TNR was slow to put Greenberg’s diatribe on its website [the graphic accompanying the story is to the left] -- it finally appeared in this form on March 19, some time after subscribers had received the hard copy (Greenberg complained on Facebook: “My long review… is finally accessible on The New Republic website”). But word had gotten around and there were rumblings among historians. The cyberworld being what it is, some of this got back to Greenberg, who silently corrected one or two errors that are in the hard copy but that mysteriously vanished from the web version. This is a new and somewhat Orwellian feature of publication: which is the real New Republic, the one on the web, or the hard copy? (Compare with the New York Times, which follows the emerging convention in specifying on the web copy corrections that have been made). Nonetheless, our critique addresses issues raised by Greenberg and should be part of the ongoing discussion. [A PDF scan of the print edition can be downloaded here so readers can make their own judgments.]
March 19, 2013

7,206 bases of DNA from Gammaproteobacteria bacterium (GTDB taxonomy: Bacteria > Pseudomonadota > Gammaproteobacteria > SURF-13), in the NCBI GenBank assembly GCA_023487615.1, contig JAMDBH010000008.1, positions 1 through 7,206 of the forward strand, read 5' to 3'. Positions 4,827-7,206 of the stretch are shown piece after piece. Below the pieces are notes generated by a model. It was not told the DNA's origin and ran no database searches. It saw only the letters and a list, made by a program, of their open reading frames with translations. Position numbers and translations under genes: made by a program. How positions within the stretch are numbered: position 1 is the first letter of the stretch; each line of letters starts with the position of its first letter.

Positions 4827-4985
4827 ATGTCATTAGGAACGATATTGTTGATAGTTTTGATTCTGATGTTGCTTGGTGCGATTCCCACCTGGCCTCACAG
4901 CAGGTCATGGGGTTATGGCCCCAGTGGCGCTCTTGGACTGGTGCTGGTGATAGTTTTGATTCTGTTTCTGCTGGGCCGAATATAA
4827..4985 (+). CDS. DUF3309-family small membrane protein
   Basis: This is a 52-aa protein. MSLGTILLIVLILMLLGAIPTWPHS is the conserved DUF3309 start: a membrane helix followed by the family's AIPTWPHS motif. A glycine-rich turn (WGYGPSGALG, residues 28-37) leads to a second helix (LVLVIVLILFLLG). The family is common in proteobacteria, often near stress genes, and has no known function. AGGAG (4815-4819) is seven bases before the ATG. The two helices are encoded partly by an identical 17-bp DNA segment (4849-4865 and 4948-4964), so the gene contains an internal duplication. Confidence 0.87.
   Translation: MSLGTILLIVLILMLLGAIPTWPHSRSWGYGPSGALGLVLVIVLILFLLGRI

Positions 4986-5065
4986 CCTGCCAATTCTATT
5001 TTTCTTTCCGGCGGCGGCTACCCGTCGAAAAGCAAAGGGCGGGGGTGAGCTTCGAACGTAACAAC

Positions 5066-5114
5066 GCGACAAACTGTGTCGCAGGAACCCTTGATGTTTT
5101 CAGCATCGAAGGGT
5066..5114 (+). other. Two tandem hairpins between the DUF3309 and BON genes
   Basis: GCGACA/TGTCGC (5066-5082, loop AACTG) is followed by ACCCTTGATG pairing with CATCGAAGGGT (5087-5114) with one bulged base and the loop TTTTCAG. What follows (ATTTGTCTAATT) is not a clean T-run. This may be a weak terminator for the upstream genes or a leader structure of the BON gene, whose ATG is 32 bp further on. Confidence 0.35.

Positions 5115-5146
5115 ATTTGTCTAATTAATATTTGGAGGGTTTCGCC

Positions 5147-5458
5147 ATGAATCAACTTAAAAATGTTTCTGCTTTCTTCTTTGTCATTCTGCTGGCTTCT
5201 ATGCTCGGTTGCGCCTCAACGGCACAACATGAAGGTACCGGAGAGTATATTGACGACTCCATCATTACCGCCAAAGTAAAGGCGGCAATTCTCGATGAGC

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David Greenberg is confused and, finally, just plain wrong, about what happened at the 1969 meeting of the American Historical Association when he writes: “Jesse Lemisch, a leading activist, ran for association president on an insurgent ticket.” In fact, contrary to Greenberg, I did not run for any office. We members of the AHA Radical Caucus nominated historian Staughton Lynd for president of the association as a protest against many things, including Soviet-style elections of AHA officers without opposition. And, unhappy with the governance of the Association, we were also deeply opposed to the war in Vietnam. (Lynd had been evicted from his position in the Yale History Department for having done his Quaker duty on a dangerous peacemaking trip to Hanoi.) I’m proud to be confused with Lynd.